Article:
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|Title:||Psychosocial predictors of low birthweight: a prospective study|
van Geijn, H.
|Citation:||British Journal of Obstetrics and Gynaecology, 1999; 106(8):834-841|
|Publisher:||BLACKWELL SCIENCE LTD|
|Paarlberg, K. Marieke ; Vingerhoets, J. J. M. ; Passchier, Jan ; Dekker, Gustaaf A. ; Heinen, Antonius G. J. J. ; van Geijn, Herman P.|
|Abstract:||OBJECTIVE:To examine the role of psychosocial risk factors for low birthweight. DESIGN:A prospective study. SETTING:Obstetric outpatient clinics of the University Hospital Vrije Universiteit, Amsterdam. PARTICIPANTS:Three hundred and ninety-six nulliparous women. METHODS:Questionnaires on background variables, daily stressors, psychological and mental wellbeing, social support and work factors were completed by the women in the first, second and third trimester of pregnancy. Low birthweight for gestational age was defined at different cut off points: 1. < or = 10th customised birthweight centile (n = 69); 2. < or = 5th customised birthweight centile (n = 54); 3. < 3rd customised birthweight centile (n = 35); and 4. < or = the 10th Dutch birthweight centile (n = 40). Multivariate logistic regression was applied and the results were expressed in odds ratios and their 95% confidence intervals. RESULTS:When the cut off level was defined < or = 5th and < 3rd customised centile, the number of daily stressors in the first trimester was a statistically significant risk factor (OR 1.04, 95% CI 1.01-1.07 and OR 1.04, 95% CI 1.01-1.08). No significant psychosocial risk factors could be identified when low birthweight for gestational age was defined < or = the 10th customised birthweight centile. When low birthweight for gestational age was defined < or = the 10th Dutch birthweight centile, number of hours housekeeping per week in the first trimester (OR 1.59, 95% CI 1.03-2.46), low subjective severity rating of daily stressors in the first trimester (OR 0.41, 95% CI 0.17-0.97) and depressive mood in the first trimester (OR 1.12, 95% CI 1.01-1.24) were statistically significant psychosocial risk factors after controlling for maternal weight and height, number of cigarettes smoked per day and educational level. CONCLUSIONS:In the first trimester of pregnancy maternal psychosocial factors are associated with an increased risk of low birthweight. The specific psychosocial risk factors found were different when the definition of low birthweight was changed. Therefore, in this field of research, we suggest use of the most valid outcome measure for low birthweight, being the customised birthweight centiles.|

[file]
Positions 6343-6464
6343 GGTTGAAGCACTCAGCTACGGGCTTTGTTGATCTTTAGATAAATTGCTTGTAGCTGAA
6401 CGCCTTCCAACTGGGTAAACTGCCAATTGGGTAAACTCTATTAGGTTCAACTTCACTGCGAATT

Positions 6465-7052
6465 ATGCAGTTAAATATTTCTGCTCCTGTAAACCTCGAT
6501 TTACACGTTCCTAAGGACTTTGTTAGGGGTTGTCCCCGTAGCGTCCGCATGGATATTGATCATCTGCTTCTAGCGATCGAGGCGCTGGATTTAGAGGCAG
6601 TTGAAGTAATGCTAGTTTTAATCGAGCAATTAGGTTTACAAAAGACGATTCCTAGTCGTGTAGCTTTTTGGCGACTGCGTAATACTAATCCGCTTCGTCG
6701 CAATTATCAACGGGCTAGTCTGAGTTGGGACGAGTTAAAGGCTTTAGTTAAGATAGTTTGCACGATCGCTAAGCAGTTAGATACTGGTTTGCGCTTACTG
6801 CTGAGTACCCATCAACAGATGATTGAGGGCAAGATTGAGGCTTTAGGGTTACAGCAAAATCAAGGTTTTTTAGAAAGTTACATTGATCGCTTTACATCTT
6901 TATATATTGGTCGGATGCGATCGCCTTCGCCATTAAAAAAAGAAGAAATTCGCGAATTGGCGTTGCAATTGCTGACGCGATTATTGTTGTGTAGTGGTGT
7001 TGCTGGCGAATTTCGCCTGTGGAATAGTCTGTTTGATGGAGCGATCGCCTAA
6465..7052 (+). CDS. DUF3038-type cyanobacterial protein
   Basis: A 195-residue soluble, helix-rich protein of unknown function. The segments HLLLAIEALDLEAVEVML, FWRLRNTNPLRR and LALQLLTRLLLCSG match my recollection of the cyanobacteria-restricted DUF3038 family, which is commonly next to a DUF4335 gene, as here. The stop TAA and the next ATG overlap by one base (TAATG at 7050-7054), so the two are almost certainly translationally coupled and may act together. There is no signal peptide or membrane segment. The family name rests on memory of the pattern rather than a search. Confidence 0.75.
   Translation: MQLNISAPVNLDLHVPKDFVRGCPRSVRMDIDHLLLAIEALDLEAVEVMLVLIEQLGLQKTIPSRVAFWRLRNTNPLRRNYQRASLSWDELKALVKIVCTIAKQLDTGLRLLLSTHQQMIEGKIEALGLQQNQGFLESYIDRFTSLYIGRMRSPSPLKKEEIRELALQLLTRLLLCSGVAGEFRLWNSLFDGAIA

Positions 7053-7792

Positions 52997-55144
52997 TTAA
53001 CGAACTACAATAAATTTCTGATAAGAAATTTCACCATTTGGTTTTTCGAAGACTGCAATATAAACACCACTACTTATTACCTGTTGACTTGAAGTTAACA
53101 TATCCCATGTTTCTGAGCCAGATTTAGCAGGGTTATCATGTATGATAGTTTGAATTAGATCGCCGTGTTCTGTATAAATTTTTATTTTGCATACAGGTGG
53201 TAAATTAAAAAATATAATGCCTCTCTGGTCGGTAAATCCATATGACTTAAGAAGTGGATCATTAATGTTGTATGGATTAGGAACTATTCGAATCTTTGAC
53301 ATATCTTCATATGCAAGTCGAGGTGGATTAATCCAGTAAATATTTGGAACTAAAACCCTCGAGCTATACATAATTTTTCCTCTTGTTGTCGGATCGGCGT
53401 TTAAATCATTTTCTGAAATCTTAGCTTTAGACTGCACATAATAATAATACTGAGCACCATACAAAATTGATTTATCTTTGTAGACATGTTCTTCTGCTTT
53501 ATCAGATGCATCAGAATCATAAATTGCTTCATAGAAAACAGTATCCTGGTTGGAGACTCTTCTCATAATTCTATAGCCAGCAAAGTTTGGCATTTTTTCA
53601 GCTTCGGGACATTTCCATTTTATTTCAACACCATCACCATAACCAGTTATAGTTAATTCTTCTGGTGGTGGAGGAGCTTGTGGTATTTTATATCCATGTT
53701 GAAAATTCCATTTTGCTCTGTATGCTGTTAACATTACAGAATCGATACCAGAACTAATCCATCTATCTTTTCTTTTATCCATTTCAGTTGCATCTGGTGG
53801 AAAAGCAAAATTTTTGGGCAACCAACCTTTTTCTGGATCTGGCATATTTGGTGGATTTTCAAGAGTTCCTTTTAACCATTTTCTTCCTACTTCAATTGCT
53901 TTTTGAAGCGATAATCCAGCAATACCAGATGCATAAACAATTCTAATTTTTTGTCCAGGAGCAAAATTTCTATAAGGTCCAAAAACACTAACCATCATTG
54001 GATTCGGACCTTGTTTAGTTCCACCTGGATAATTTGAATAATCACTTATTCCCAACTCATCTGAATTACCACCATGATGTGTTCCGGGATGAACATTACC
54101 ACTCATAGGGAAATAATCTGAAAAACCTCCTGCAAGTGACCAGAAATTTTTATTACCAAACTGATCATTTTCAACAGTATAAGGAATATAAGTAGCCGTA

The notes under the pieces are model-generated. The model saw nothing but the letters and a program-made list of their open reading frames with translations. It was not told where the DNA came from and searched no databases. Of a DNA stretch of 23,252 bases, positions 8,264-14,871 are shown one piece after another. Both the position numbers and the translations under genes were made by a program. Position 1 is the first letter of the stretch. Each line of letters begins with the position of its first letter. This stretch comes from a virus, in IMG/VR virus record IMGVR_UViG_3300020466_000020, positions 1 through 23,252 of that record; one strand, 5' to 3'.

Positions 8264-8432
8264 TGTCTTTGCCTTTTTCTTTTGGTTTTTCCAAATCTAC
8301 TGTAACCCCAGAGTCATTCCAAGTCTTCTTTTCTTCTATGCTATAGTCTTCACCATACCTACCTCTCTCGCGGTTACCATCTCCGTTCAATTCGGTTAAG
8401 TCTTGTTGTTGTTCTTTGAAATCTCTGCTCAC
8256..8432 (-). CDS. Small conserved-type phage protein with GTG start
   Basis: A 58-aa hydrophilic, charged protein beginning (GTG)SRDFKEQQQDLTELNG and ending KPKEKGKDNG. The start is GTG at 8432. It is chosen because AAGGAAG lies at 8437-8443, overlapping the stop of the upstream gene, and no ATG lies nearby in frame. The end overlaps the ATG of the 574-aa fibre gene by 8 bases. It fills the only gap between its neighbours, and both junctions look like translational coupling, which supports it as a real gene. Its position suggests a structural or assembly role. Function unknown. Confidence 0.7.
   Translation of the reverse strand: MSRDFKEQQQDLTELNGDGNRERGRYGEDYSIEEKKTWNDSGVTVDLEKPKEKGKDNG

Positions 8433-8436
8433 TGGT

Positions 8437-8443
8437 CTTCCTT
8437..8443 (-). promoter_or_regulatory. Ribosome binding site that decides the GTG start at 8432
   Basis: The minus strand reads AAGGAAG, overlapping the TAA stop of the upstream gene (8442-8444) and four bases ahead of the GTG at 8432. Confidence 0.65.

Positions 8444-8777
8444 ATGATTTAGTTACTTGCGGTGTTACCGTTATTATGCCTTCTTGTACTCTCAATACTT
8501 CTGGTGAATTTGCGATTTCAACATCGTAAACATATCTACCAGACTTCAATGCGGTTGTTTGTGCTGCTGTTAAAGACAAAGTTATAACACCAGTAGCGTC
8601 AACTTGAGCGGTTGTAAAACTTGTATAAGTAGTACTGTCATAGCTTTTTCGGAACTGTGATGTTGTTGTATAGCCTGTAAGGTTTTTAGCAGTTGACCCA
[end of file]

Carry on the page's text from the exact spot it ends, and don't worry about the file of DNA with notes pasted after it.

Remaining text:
|Keywords:||Humans; Risk Factors; Prospective Studies; Depression; Stress, Psychological; Smoking; Anxiety; Interpersonal Relations; Maternal Exposure; Parity; Gestational Age; Pregnancy; Pregnancy Trimester, First; Social Class; Social Support; Infant, Newborn; Infant, Low Birth Weight; Educational Status; Patient Satisfaction; Netherlands; Female|
|Appears in Collections:||Obstetrics and Gynaecology publications|
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